Growing up, I never had mac’n’cheese from a box, nor fried chicken, or meatloaf, or casseroles, or anything out of a can. At home, my mom cooked every night: Pasta fagioli, fritatta, meatballs, and fish on Fridays including calamari and bacalao (salted cod). We ate calves liver with sautéed onion and bacon, stuffed peppers, linguine with white clam sauce, mussels, and eggplant parmesan (my favorite).
As an Italian-American family, food was a huge part of our lives. I am the second of five children, and we shared our home with both of my grandmothers at different times, and with my aunt who moved in after losing her husband in WWII. Together, we’d begin discussing Saturday and Sunday dinners by Tuesday, and everyone was involved in making the food.
With the New York Times food section spread out on the table, my siblings and I would scan recipes for new ideas. On Saturday morning we would walk to the local market where the butcher knew us by name, choose our cuts of meat or fish, and watch as they wrapped them in paper and loaded them in a pickup truck with the rest of our groceries for delivery to our home.
Then we were free to walk on to the next destination, the Italian market, where sausages hung on strings, prosciutto was sliced from the leg, and cheese was displayed in large wheels or scooped fresh from vats of mozzarella. Today, you might call a market like this gourmet or artisanal, but that’s just the way everyone did things. Food was made by hand, by people who loved the food and loved each other.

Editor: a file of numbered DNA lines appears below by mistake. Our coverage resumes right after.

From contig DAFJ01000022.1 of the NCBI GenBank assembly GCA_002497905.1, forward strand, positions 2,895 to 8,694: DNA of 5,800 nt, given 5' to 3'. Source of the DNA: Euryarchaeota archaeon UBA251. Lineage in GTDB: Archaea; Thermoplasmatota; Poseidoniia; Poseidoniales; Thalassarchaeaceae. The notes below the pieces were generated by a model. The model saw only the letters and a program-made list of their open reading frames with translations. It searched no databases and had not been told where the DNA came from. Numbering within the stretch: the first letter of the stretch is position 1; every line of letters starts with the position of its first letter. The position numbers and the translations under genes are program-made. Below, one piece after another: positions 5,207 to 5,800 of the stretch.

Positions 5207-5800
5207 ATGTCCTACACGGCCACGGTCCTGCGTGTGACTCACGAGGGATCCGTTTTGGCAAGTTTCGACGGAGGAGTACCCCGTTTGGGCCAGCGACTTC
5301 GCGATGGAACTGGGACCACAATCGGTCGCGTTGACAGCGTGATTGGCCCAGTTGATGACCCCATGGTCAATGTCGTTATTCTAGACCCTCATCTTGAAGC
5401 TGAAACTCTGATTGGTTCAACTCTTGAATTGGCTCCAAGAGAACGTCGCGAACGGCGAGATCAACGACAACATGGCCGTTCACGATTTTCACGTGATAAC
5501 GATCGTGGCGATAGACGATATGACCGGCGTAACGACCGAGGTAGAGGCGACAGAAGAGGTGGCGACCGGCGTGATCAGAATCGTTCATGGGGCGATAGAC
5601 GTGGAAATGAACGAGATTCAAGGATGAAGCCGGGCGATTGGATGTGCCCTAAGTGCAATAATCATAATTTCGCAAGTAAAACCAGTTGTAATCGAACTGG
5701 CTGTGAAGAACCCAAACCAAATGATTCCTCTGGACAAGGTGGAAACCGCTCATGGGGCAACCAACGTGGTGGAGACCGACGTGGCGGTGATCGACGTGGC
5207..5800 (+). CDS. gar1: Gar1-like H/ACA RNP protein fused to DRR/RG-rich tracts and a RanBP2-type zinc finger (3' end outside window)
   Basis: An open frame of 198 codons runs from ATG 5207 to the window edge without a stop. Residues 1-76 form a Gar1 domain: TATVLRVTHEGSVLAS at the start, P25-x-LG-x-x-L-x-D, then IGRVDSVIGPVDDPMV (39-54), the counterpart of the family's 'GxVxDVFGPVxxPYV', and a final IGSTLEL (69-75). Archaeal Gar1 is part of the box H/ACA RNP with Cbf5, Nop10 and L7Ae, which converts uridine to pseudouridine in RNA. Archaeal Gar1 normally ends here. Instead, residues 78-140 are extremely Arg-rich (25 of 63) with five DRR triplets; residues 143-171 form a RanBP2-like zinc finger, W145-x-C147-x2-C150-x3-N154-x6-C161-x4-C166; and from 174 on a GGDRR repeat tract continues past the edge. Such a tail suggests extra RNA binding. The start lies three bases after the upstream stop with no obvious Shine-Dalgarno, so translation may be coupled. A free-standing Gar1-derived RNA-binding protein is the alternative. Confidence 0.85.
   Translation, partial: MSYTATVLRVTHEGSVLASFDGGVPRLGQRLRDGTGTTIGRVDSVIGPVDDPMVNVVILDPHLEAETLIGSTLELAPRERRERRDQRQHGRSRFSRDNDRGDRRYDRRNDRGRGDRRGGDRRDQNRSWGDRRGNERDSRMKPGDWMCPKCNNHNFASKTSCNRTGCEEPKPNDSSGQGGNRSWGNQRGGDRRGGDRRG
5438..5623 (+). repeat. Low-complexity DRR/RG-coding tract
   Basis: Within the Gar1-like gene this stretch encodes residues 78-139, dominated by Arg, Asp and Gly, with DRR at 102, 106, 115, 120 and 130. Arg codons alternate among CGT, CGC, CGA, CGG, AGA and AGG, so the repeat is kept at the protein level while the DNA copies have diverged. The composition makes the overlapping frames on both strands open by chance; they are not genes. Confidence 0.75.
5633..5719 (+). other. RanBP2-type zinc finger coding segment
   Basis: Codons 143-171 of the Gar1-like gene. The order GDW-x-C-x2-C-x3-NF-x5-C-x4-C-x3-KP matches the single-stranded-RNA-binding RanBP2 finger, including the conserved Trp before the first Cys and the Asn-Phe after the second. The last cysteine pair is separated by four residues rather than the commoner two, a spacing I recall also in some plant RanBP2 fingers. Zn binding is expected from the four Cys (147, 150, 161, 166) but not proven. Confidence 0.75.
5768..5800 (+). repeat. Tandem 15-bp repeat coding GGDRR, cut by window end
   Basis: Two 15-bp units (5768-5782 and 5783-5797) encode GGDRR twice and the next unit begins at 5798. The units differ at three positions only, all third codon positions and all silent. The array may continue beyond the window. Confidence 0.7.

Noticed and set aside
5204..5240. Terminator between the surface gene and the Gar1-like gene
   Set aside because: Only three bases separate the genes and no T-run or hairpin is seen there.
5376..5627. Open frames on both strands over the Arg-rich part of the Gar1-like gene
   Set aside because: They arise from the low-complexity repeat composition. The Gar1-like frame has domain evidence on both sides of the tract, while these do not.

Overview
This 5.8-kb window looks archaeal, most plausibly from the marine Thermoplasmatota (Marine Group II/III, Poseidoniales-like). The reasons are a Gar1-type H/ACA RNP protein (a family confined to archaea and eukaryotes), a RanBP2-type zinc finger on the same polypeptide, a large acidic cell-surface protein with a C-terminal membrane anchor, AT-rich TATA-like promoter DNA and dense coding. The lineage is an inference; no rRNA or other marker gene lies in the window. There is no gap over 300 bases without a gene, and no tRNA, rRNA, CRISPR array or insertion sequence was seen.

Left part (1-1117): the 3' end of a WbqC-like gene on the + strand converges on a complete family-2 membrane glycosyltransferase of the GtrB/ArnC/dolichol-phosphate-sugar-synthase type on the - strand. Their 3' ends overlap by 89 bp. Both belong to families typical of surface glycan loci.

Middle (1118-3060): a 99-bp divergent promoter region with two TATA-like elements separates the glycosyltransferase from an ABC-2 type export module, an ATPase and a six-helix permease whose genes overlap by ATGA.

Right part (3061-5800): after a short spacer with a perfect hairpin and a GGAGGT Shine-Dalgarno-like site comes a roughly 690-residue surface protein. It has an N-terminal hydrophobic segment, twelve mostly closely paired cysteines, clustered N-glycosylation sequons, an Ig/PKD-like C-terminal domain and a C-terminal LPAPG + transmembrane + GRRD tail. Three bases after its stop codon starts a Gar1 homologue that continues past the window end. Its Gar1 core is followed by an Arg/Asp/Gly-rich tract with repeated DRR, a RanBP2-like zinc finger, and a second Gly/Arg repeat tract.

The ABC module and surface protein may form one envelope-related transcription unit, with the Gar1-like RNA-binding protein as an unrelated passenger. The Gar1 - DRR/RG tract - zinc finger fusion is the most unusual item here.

Saturday and Sunday evening dinners were events, and all of my mother’s cousins were invited to join. We’d pour Italian wine and everyone was allowed a sip – even the kids – as long as it was around the table and in the spirit of pairing with food. And we always had a salad, with Romaine lettuce and tomato, maybe some gorgonzola or parmesan, dressed with red wine vinegar and olive oil (I never saw a bottle of French or Ranch dressing in our home).
Desserts were not “a given.” Sometimes we had dessert, sometimes we didn’t, but one of our favorite desserts was zabaglione (a very light custard) made with marsala wine or prosecco, which we whipped up over a propane burner, and served with sweet summer strawberries or white peaches.
As adults, with so much of our focus on health and losing weight, I think many of us lose out on the vital human experience of sharing food with those we love. It’s like we can’t enjoy our food if we want to fit into our jeans. As a chef and nutritionist, I’ve made it my mission to develop recipes that don’t sacrifice flavor, so everyone can enjoy them. This weekend, make Saturday or Sunday night an event that you, your kids, your friends, and your waistline will love by trying out my Eggplant Lasagna recipe on the Intelligent Gourmet blog.
Linda Baldwin, is a Credentialed Diet & Nutrition Expert and a Professional Catering Executive (CPCE) whose skills have been honed by 25 years in the catering, restaurant, and event production industry. She is know as local foodie, ultra healthy prepared foods specialist, educator – columnist and creator of Amore and Amore To-Go a lifestyle company, based in South Tampa since 2006. She leads a team of professionals that include chefs, and educators in the field of health and wellness.